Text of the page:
This week, I have the pleasure of welcoming Whit Douglas of Corridor Mortgage Group to the Nest Blog. He’s here to answer some of the major questions first-time homebuyers have when facing the daunting process of securing financing.
Before we jump in, a little background. Agent B recommended Whit to us, and he has been a life saver. I asked him to participate in a Nest Blog post to share his great insight with our readers. Little did we know that one blog would not be enough (not even close!) so we’ve decided to split our discussion over the next several posts.
So, hang on to your hats and let’s talk mortgages! First topic up…credit scores.
Nest Realty: The all powerful “Credit Score”…what do we really need to know when it comes to this important part of the process?
Whit Douglas.: It’s hard to believe that three little numbers can have such an impact on the purchase of a home. The credit industry, and don’t tell them I said this, is a bit of a mystery and hard to completely nail down. However, there is a breakdown that can give you a general idea and here’s one place to check it out. It will vary depending on what industry is pulling your credit as well as what your particular credit looks like, but the chart on this website gives a general idea of what they look for. The idea of a credit score is that it gives the lender an expectation of how likely it is that you will pay back your monthly obligations. With the frequency of foreclosures over the past few years, lenders have really started to focus on credit scores and anything else that helps give confidence that you will repay your mortgage in a timely manner. Mortgage rates are based in part off of the risk that a lender feels the client represents. Therefore a higher credit score (or lower) can impact the cost of the loan and the rate you can lock in. It’s not that you are just a number, but…Kidding, there are certainly many more factors than just credit scores that we look to, though it is certainly an important one.
Nest Realty: There are so many factors that go into your credit score. What should we be focusing on?
W.D.: I know it is easy to get overwhelmed when considering the amount of items that impact your credit score, however, there are a few big ticket items that you can focus on to help improve the number. The first is late payments. It sounds simple, but paying your bills on time makes a huge difference. If you miss a deadline, try to dispute the charge, you’d be surprised how often financial institutions will bend if you’re a first time offender. Also, we all have credit cards, but it’s important that balances stay below 25% of your limit. Lastly, consider taking on a couple of credit lines to establish a positive credit history. There’s a fine line here, so, conversely, don’t go out and apply for every no balance credit card you are offered in the mail. Credit cards aren’t the only things that can establish credit history. Things like car loans actually qualify under this bucket as well.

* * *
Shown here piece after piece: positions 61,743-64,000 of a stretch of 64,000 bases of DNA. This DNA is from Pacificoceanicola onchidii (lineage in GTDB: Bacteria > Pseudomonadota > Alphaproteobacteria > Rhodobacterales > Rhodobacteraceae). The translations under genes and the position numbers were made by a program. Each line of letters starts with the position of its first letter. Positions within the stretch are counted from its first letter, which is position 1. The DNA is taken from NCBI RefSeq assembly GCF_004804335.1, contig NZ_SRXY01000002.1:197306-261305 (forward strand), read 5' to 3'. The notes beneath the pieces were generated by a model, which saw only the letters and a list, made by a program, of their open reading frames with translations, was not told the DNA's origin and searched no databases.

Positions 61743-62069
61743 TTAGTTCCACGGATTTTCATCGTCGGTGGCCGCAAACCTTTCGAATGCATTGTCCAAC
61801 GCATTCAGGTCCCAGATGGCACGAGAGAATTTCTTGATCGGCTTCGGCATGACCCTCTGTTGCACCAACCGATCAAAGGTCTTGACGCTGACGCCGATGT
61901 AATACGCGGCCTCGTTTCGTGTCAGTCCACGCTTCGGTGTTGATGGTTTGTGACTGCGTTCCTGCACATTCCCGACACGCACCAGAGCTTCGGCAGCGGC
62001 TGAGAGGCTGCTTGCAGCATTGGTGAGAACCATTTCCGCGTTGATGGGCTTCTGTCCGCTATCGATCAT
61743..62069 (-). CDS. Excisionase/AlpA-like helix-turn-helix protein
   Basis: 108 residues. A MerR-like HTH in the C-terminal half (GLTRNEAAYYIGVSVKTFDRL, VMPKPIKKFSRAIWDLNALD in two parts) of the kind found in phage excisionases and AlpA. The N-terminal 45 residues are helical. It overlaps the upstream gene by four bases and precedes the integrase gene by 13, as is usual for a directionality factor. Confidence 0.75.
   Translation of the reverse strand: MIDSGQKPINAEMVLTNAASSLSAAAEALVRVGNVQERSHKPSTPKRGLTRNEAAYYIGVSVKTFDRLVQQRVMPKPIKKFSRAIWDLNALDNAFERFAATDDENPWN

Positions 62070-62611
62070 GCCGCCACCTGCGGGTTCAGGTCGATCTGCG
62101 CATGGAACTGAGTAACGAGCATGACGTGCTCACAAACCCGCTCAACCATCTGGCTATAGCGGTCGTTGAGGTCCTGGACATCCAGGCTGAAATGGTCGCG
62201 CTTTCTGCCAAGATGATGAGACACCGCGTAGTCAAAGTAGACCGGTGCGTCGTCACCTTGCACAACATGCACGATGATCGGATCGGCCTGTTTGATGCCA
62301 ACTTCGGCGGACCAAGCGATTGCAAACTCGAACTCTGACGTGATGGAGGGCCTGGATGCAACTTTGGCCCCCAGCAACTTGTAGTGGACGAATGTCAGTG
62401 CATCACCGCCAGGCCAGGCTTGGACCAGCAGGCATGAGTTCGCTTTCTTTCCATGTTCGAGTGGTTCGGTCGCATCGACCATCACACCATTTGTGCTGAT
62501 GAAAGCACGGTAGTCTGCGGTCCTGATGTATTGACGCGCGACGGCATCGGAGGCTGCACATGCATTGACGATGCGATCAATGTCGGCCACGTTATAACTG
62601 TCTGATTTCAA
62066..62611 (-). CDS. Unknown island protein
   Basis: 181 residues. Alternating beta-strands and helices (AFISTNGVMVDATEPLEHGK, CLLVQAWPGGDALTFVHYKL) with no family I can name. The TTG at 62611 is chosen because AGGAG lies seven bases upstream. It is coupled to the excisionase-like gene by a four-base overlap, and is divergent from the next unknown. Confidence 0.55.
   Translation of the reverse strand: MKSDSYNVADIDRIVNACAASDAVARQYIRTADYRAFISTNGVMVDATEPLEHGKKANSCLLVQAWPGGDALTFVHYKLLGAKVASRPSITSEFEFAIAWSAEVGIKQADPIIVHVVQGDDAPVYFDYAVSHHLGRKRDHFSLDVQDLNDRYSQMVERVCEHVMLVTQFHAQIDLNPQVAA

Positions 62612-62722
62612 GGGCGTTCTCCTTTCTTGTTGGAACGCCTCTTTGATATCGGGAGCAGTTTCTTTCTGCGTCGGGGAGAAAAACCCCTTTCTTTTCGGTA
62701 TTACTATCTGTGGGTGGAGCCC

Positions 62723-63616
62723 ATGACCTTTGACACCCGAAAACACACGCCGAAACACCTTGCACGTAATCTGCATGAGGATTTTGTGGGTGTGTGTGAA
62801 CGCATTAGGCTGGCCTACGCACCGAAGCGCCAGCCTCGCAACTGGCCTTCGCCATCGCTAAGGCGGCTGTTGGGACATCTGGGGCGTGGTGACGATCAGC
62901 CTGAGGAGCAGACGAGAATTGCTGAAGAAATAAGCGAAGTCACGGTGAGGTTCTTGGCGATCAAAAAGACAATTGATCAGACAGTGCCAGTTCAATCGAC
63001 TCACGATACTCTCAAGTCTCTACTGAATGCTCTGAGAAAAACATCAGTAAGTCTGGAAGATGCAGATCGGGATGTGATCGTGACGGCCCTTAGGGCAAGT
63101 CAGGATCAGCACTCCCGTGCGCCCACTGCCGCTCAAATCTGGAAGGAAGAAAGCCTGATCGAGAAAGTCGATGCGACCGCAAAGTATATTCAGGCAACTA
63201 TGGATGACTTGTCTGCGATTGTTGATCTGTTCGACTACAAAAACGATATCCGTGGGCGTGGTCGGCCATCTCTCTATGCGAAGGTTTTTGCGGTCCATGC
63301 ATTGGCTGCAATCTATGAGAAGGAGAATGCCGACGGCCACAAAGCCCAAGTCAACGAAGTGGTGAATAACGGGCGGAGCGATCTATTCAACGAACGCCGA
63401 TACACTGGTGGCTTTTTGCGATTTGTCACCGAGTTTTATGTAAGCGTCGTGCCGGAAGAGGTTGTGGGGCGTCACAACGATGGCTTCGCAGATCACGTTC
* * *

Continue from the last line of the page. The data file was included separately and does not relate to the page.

N.R.: We just recently applied for an apartment to hold us over until we find a house. Will our landlord’s credits check affect our credit scores?
W.D.: Not in any substantial manner, and on top of that your credit will repair from that in a short time. Meaning, by the time you apply for a mortgage that credit check your landlord did should not have any impact on your score of note. Whenever we pull credit we see who has pulled your credit in the past 120 days and we ask for an explanation. So, as you get closer to applying for a mortgage, if possible it is best to not have too many people checking your credit because if your report shows a number of credit card companies, auto companies, etc. then it could raise some red flags as to why you are applying for so much credit.
N.R.: Good to know. Anything else we should do RIGHT before applying for a loan that might affect our score?
W.D.: It can help to utilize AnnualCreditReport.com which allows you for free to see your credit report (not score) once a year from each of the big three credit agencies. When you see those reports go through them and be sure to dispute items such as if your name appears in different forms, incorrect residential living addresses, late payments, and certainly if you see additional information (particularly deragorty ones) that do not pertain to you. On top of that certainly stay timely on your monthly debts.
N.R.: What credit score should we be aiming for?
W.D.: Ideally, if you are getting a conventional loan you want your middle credit score (yes, you have more than one score!) to be above 740. However, if you are looking into government loans such as FHA you want your score to be above 640.
N.R.: So what if your credit score is (cough, cough) less than stellar?
W.D.: Nobody is perfect, and I have helped many clients improve what started out as a “low score.” Just remember that there are always steps you can take to improve your attractiveness to lenders. Above all else, don’t be afraid to show your mortgage lender a low score. We are here to help! I have worked with a number of clients whom within a few months time we have taken their score from very low to right where we need it.
N.R.: Thanks, Whit!
So ends our first blog on first-time homebuyer finances. What’s up next week in this Q&A? We’ll ask Whit how much documentation he really needs to help us apply for a mortgage.
(Spoiler alert: You need a lot. Like mountains of paper. Like, go out right now and buy an entire notebook before next week’s post to hold all the paper you will amass. I kid. But not really.)